“Why would anyone want to do that?” That was my first thought when I heard that flights to nowhere were popping up in different locations around the world.
A flight to nowhere is exactly what it sounds like—you get on a plane in one location, fly around for a while, and end up at the exact same airport where you started. It’s like a cruise to nowhere, without all of the activities, extravagant meals, casinos, pools, waterslides . . . you know, fun.
These flights have become particularly popular in East Asia, where most borders remain largely closed except for some travel corridors with neighboring countries, and they have also begun in Australia. There’s been a Hello Kitty–themed flight with EVA Air in Taiwan (which included food from a Michelin-starred chef), a 90-minute, Hawaiian-themed flight in Japan with ANA (in a plane that’s painted to look like a turtle), and Singapore Airlines will begin to offer three-hour flights from Changi Airport next month.
After hearing that a seven-hour sightseeing flight with Qantas that takes off and lands at Sydney Domestic Airport sold out in just 10 minutes, with tickets ranging from $566 to $2,374 (to literally get nowhere), I can no longer keep quiet. Seriously, how is this a thing?
I understand what it’s like to miss travel during the pandemic. I’ve traveled internationally my whole life, I work at a travel magazine—heck, I invented the #TravelAtHomeChallenge. But I’m just going to say what we’re all thinking: A seven-hour flight is not the part I miss most about traveling. I know, I know, “it’s not the destination, it’s the journey” or whatever, but not once since lockdown began have I been sitting on my couch or reclining in my bed and thought, Wow, if only I was sitting completely upright in an uncomfortable chair with a stranger’s elbow digging into my side and a random person reclined into my lap, or Dang, I wish my feet were swollen. But hey, it’s not all about me.
Not long ago, in a coronavirus-free world, the trend was not flights to nowhere. The trend was flight-shaming. There was a push, particularly in Scandinavia, to rely more on trains and other sustainable forms of travel when possible—there was even a cool word for it, “flygskam.” Stateside, we saw a quarter of U.S. travelers reduce their air travel due to concern for the environment. If you could still get where you were going without flying, that was the way the world was headed.
Now, all of a sudden we’re taking flights when we aren’t even going anywhere because people aren’t able to travel as much in order to curb the spread of COVID-19. Although many airlines have been working to reduce their environmental footprint with carbon offset programs, a Boeing 787 Dreamliner, which is used for the aforementioned Qantas flight, burns thousands of kilograms of fuel per hour (depending on factors like weight and altitude of the flight)—and it’s on the lower side for an aircraft of that size. There are lots of sightseeing options that would take less of a toll on our planet, like a scenic train trip, or another COVID trend, virtual tours.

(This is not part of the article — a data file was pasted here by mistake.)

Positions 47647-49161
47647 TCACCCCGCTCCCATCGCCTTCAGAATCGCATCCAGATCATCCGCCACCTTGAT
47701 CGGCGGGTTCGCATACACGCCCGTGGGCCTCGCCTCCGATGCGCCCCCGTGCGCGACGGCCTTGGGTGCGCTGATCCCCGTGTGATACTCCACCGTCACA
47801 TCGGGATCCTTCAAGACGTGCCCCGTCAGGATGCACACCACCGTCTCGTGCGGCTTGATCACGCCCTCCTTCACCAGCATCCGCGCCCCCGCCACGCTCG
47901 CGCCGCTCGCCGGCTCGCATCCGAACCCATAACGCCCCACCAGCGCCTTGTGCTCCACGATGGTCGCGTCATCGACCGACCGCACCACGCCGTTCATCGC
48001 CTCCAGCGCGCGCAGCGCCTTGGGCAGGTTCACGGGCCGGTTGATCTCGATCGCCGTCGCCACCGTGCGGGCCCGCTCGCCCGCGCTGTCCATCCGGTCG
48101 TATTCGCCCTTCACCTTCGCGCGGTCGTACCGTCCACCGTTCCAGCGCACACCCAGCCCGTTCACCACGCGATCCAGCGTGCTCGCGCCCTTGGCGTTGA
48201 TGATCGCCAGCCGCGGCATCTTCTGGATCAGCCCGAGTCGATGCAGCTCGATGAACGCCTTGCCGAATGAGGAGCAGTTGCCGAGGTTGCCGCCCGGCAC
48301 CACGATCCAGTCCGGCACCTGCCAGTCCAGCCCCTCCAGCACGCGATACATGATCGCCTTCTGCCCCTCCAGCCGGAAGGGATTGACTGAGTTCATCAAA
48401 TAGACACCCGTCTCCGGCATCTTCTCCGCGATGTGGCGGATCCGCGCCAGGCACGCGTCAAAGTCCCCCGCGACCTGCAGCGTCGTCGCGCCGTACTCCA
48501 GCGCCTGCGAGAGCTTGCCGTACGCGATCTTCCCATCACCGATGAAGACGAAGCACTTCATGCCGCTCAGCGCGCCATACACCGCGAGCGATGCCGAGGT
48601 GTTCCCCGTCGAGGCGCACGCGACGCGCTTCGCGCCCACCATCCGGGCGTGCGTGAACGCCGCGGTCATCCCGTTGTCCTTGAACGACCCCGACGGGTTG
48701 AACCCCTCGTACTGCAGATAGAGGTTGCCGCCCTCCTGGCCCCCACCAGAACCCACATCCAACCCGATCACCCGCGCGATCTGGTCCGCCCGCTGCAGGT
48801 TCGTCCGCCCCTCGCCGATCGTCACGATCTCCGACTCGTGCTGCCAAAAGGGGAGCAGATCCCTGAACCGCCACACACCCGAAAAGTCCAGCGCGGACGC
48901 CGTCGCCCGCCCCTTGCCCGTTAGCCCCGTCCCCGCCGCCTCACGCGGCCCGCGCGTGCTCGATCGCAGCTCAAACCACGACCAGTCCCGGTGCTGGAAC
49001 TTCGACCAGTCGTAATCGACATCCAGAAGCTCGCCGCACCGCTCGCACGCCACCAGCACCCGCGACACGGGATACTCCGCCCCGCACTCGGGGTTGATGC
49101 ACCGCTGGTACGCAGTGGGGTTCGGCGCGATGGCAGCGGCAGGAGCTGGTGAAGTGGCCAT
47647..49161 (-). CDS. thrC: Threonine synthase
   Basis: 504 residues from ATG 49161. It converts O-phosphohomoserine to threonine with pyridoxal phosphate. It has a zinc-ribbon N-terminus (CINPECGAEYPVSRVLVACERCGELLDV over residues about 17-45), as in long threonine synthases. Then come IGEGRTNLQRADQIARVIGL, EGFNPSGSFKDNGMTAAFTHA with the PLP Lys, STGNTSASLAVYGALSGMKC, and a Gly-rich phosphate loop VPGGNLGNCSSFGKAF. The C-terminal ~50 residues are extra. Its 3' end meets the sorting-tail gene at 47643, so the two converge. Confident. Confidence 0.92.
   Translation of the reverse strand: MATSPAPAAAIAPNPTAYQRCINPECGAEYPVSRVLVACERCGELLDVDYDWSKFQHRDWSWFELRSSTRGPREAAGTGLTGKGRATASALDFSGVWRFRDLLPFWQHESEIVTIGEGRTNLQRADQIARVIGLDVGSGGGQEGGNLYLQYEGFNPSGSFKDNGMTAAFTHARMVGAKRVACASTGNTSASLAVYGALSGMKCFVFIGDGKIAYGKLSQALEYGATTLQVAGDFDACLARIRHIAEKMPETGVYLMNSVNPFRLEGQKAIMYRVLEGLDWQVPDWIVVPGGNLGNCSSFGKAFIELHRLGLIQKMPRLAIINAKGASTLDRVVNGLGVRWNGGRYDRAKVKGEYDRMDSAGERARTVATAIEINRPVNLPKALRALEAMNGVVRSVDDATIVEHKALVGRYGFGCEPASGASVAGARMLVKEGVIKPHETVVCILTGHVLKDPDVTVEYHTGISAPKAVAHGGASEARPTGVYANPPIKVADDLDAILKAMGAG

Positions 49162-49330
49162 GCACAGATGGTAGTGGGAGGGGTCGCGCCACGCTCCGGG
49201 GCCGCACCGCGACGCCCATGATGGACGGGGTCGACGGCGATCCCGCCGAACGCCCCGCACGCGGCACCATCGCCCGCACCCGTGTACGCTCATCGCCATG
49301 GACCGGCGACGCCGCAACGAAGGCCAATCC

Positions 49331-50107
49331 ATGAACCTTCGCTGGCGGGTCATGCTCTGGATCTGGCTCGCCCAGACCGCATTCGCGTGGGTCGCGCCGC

Also, are these flights actually a good alternative right now, when they’re loading upwards of 200 to 300 people onto a plane all together? When traveling, you aren’t susceptible to COVID only once you reach a destination. You’d still be going through the airport and getting on a plane with many other people. There are tons of precautions being taken on airplanes, sure, but it’s not like these flights are almost empty. Often they’re more than half full, which not only brings up a question about the ability to social distance but also means they can’t possibly only be selling window seats. Why would you pay all of this money for a sightseeing flight if you’re going to get an aisle? It’s probably not a good time to lean over the person next to you.
The airline industry is suffering right now. As Scott’s Cheap Flights founder and “chief flight expert” Scott Keyes puts it, “The fact that airlines are operating glorified sightseeing flights underscores just how dire the current financial picture is for travel businesses right now. Flights to nowhere would not be profitable if travel were anywhere near normal.” I’m not saying you shouldn’t fly. If you’re ready and able and understanding of the current risks, and as long as you’re traveling safely and responsibly, it’s up to you. But at least make sure that when you do fly, you’re actually getting somewhere.
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